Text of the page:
Booked during the soggy, grey late June days that seemed doomed to be our summer, an Ibsen play on a glorious July evening suddenly seemed all wrong.
But the Young Vic’s recent production of the Norwegian playwright’s A Doll’s House was so absorbing that it was easy to forget the enticing sunshine outside as I became wrapped up in the domestic drama that heated up on stage. Ibsen, like so many of those famous foreign names, seems, to the uninitiated, so impenetrable, as dark and bleak as a Norwegian winter. But, like so many of those heavyweight names, his writing has endured because it’s the opposite of those preconceptions – it’s so human and accessible. In reality Ibsen’s dialogue, particularly in the hands of Simon Stephens’ sharp translating pen, is quick, witty and enthralling with an unexpected lightness.
A Doll’s House centres around a middle class family in the 19th century as they get ready for Christmas, with Nora Helmer at its emotional centre. Ibsen is of course casting his net far wider than the Helmer’s home, he’s using this small domestic scene as a device to reveal the plight of women at the tail end of the 1800s. Not that Nora could be described as an every woman – she’s wealthy and beautiful with the self of entitlement that those two pieces of luck bring you. But this gives even greater emotional pull to her moment of clarity.
Nora is the quintessential pretty girl who’s used her looks as currency to buy a life she thought she wanted. Closeted and controlled since birth, first by her late father before and then by the handsome, but superficial and controlling, Torvald – a man so self-obsessed that when he hears his good friend Dr Rank is dying his first words are “I knew I wouldn’t have him for long.” – she suddenly metaphorically wakes up and finds herself trapped in a world she longs to escape. Ibsen peppering Torvald’s dialogue with bird nicknames (‘skylark’ ‘swallow’) for Nora are, perhaps, rather unnecessarily heavily-loaded ironies.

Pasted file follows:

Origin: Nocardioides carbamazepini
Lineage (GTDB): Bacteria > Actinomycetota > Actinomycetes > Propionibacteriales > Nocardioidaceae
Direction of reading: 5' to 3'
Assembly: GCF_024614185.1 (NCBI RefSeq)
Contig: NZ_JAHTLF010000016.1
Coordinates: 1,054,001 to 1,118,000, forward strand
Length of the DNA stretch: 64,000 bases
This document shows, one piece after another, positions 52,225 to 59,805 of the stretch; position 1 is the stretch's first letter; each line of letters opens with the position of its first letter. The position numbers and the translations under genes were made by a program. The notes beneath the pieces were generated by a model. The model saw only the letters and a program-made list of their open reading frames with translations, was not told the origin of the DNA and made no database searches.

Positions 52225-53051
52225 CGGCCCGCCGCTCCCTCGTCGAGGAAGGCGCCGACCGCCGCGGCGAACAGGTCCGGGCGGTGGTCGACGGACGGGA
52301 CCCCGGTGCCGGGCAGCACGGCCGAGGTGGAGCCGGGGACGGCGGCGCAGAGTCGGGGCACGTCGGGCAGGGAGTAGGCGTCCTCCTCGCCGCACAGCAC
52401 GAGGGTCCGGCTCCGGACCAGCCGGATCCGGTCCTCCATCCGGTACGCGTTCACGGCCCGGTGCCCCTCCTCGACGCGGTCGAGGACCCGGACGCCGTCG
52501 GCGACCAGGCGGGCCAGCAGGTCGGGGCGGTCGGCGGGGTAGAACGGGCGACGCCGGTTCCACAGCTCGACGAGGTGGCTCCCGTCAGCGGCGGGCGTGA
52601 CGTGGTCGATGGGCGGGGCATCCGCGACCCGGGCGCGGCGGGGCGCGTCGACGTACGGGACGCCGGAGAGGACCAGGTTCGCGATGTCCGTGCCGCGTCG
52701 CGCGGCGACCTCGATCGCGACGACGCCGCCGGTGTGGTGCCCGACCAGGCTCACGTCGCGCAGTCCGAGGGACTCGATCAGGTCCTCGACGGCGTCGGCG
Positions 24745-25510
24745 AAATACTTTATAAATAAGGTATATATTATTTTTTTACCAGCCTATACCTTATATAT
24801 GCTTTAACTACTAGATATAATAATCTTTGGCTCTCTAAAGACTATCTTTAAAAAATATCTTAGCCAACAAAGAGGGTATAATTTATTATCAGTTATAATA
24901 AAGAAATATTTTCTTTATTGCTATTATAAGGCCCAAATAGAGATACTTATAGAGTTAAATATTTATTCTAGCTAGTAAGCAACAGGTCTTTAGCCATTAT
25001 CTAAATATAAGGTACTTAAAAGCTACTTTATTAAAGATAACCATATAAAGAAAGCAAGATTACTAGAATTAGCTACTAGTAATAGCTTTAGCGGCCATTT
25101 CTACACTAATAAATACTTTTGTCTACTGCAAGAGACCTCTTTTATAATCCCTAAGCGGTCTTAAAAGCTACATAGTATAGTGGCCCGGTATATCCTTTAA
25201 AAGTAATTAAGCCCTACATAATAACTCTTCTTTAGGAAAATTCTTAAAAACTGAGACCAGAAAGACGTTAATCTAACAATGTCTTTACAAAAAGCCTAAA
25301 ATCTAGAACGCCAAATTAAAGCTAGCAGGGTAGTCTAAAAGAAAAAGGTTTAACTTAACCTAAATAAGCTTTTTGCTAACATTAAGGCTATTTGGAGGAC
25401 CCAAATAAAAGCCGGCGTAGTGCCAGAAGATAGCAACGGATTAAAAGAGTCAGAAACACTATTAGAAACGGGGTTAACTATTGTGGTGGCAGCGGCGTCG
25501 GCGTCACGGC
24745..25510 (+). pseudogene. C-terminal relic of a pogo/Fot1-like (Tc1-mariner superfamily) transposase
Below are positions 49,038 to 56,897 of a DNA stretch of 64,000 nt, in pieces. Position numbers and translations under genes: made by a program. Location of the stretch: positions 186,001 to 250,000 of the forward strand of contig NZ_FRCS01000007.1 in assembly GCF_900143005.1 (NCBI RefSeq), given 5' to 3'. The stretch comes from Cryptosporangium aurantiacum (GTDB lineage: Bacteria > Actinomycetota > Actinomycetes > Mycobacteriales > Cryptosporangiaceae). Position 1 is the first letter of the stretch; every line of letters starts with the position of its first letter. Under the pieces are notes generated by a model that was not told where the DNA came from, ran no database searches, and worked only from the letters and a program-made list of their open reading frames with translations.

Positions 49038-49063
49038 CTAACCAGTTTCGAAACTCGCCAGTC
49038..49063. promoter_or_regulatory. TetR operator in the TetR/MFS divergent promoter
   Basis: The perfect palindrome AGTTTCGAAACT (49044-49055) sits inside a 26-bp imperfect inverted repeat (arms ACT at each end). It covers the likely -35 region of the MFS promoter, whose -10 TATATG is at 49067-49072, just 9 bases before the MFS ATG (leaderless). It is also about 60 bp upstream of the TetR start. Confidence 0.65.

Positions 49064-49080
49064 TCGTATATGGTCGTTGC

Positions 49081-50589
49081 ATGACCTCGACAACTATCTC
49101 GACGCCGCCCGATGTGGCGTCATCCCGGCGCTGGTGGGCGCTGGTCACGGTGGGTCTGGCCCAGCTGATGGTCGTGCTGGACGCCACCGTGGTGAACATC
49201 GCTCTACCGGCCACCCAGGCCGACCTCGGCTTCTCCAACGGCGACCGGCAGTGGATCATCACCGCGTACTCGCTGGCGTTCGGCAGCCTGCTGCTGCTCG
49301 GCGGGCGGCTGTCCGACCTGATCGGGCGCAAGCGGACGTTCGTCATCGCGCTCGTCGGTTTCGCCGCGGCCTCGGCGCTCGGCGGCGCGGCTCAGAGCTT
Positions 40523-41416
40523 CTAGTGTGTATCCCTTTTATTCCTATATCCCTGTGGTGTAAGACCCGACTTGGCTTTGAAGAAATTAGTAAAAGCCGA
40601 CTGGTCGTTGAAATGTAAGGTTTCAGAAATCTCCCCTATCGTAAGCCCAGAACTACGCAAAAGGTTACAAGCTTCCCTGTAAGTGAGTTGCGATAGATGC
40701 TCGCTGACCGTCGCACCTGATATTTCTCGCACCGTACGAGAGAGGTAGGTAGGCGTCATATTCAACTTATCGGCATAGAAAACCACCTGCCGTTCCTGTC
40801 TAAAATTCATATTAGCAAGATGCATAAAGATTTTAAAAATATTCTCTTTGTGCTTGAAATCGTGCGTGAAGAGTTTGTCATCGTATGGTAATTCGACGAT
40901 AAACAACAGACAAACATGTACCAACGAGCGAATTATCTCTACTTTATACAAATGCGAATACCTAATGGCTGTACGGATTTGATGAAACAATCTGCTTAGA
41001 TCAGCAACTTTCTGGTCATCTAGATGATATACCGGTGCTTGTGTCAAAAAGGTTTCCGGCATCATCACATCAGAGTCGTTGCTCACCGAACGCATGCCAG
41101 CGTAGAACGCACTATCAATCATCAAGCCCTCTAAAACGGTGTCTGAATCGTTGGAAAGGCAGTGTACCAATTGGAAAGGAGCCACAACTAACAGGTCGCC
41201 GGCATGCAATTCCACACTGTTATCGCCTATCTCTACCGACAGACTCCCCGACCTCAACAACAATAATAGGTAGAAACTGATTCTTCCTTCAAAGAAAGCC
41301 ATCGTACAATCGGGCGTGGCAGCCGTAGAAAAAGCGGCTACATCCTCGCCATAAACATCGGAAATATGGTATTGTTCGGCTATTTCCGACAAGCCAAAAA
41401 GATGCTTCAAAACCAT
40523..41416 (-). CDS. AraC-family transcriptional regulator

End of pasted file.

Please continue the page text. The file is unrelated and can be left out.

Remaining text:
Ian MacNeil’s fantastic set was so attention grabbing that it took on a life of its own. The revolving rooms not only brought the ‘doll’s house’ to life, but also added a filmic quality to the play, its tracking-shot style keeping the momentum going and in turn keeping Nora ‘trapped’ inside the house and the story.
The actors were all fantastic, but special plaudits must go to Hattie Morahan who captures Nora’s fragility, intelligence, manipulative selfish-ness – her humanness. Sometimes you wanted to slap her round the face (she’s a terrible friend to Susannah Wise’s Christine Linde) but Morahan also makes you like her to the extent that your heart breaks along with Nora’s as she makes her agonising decision (Stephens’ left out Ibsen’s final, ambiguous line – he clearly doesn’t believe they’ll be a reconciliation). The final scene is wrenching, such is the pain of Morahan and Dominic Rowan’s Torvald, that it’s almost unwatchable. Nora’s heartbreak is so raw that is was no wonder Morahan looked drained as she came out to take her bow for the curtain call. That’s not to say it was all bleak. I almost forgave Torvald all his self-obsession and shallowness after Rowan’s brilliantly funny drunk scene following their neighbour’s party. This was no one-dimensional brute, just as this wasn’t a one-dimensional production of Ibsen’s multi-layered masterpiece.
by Suzanne Elliott